What was announced in Autumn Statement 2016

24 November 2016 

Here are the key points from this year’s Autumn Statement. 

National Insurance and Pensions 

  • The thresholds for the starting point for National Insurance contributions paid by employers and employees will be aligned (there will be no additional costs to employees). This is estimated to cost employers an additional £7.18 per year, per employee.

  • Employee shareholder schemes will be reviewed as the Government believes these are open to abuse and potential tax avoidance.

  • Salary sacrifice will change - this is where the employee gives up salary which is used by the employer to buy other benefits for the member. Many benefits will not be allowable through salary sacrifice, although these changes specifically exclude pensions contributions and advice, childcare and some travel such as ultra-low emission cars and cycle to work schemes, as will some long-term arrangements until April 2021. 

  • It is proposed that the Money Purchase Annual Allowance (MPAA) will be reduced from £10,000 to £4,000 (currently £10,000) from next tax year to reduce tax relief which may be gained through ‘re-cycling’ pensions drawn down.  A consultation paper has been issued, with a view to confirming the position in the Spring 2017 Budget.

  • The triple lock guarantee in basic State pension will be retained  (in line with the higher of increases in Consumer Price Index, National Average Earnings Index and 2.5%) until 2020.  There will be a review of the mechanism.

  • There will be greater focus on tackling pensions scams and new regulations from the FCA will ban cold calling for pension sales (more information is anticipated on this).

  • Tax treatment of overseas pensions to be aligned with those for UK pensions.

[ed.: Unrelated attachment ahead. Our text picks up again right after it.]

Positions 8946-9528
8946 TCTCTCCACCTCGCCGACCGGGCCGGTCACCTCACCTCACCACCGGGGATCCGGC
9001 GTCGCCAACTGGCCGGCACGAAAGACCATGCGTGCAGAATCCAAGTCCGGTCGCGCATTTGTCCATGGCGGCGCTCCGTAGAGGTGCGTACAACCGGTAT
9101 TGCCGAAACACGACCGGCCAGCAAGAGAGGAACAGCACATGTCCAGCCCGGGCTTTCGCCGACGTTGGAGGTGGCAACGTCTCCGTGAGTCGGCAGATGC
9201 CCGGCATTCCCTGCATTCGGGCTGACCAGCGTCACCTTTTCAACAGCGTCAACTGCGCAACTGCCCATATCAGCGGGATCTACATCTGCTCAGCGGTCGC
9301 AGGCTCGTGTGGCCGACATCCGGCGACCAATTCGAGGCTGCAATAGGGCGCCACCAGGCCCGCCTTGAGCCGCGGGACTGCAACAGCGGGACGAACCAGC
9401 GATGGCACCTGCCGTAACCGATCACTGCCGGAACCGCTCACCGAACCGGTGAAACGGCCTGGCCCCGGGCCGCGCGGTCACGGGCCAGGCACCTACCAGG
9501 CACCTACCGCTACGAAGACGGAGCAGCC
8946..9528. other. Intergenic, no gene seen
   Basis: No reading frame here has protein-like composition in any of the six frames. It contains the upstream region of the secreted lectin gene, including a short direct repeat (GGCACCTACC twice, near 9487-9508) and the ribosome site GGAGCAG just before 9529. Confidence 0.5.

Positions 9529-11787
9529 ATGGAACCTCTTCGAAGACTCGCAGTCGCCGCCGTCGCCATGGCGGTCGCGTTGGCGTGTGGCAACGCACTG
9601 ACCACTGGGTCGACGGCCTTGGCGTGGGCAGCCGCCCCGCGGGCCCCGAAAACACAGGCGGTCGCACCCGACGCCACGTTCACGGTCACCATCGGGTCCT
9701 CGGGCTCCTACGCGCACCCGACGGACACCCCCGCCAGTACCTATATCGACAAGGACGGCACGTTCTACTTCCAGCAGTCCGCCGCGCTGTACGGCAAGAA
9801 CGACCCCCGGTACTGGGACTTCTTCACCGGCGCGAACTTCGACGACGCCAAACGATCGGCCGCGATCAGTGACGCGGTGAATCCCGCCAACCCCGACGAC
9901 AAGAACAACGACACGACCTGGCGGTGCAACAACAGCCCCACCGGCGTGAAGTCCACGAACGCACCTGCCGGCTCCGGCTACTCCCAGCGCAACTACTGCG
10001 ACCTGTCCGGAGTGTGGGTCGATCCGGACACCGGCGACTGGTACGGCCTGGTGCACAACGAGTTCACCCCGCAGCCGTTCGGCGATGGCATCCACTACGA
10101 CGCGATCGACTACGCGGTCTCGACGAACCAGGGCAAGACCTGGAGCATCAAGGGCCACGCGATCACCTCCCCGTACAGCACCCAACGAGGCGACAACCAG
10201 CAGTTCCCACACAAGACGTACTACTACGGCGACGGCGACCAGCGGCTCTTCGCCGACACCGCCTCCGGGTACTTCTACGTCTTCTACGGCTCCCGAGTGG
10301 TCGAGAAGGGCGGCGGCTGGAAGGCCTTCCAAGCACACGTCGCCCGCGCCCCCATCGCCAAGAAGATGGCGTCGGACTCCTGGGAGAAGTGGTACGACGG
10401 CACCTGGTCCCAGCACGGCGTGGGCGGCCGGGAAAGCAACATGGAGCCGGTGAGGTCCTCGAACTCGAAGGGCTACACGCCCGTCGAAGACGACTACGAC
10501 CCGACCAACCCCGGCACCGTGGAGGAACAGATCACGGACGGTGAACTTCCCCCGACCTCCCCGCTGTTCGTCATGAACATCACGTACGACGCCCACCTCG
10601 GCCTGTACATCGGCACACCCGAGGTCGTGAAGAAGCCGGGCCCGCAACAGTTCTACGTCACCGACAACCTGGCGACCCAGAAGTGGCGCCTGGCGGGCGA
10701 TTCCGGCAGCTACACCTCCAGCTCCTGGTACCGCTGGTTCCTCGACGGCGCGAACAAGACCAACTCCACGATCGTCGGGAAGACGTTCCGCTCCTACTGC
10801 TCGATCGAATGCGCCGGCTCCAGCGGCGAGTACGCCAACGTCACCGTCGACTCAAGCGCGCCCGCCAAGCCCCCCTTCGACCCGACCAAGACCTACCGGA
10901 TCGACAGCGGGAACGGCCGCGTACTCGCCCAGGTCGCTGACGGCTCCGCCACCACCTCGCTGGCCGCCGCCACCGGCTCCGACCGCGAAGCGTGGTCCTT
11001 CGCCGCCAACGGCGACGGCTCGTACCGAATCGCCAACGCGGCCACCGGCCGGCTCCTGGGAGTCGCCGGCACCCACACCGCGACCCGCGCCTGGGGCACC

• From next year the Government will introduce a new Saving Bond through NS&I – 2.2% fixed for 3 years. More details will follow in the next Budget. 

Tax and Allowances 

  • The Personal Allowance will increase from £11,000 to £11,500 as anticipated in April 2017 (resulting in an estimated 28m people paying lower income tax). This will rise to £12,500 in 2020, and increase thereafter by inflation.

  • The upper earnings limit for National Insurance contributions increases from £43,004 to £45,032, increasing the NI contributions paid by employees earning over £43,004.

  • The Government plans to raise the Higher Rate income tax threshold for UK tax payers to £50,000 by the end of this Parliament (2020).

  • National Minimum Wage is set to increase from £7.20 to £7.50 in April 2017 (an increase of £500 per year for a full time worker.

  • The taper rate at which Universal Credit is withdrawn as earnings rise to be reduced. Certain benefits are excluded from the cap, e.g. Disability Living Allowance.

  • Once again the Government cancelled its planned increase in Fuel Duty.  This is the 7th occasion and the longest period of no increases in 40  years. 

Other announcements 

  • Insurance rules around ‘Whip lash claims’ will be reviewed (although exact details are not known).

  • Last Autumn Statement – from Autumn 2017 the Autumn Statement will become Autumn Budget (setting tax/NI rates for the next tax year) with the Spring Budget becoming the Spring Statement.